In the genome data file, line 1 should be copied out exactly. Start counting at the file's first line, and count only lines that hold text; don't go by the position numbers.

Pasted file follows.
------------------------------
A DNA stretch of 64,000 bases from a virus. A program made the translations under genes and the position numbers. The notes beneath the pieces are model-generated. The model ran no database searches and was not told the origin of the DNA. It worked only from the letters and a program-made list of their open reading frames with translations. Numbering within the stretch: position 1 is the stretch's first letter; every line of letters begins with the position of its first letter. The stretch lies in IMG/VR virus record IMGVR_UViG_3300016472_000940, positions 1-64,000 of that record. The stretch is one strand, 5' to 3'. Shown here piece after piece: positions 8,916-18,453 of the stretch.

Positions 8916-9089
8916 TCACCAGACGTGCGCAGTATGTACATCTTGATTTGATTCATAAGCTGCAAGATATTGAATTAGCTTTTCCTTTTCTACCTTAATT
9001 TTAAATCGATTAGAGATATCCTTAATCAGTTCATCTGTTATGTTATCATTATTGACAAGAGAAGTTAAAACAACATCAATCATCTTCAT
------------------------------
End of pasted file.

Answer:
A DNA stretch of 64,000 bases from a virus. A program made the translations under genes and the position numbers. The notes beneath the pieces are model-generated. The model ran no database searches and was not told the origin of the DNA. It worked only from the letters and a program-made list of their open reading frames with translations. Numbering within the stretch: position 1 is the stretch's first letter; every line of letters begins with the position of its first letter. The stretch lies in IMG/VR virus record IMGVR_UViG_3300016472_000940, positions 1-64,000 of that record. The stretch is one strand, 5' to 3'. Shown here piece after piece: positions 8,916-18,453 of the stretch.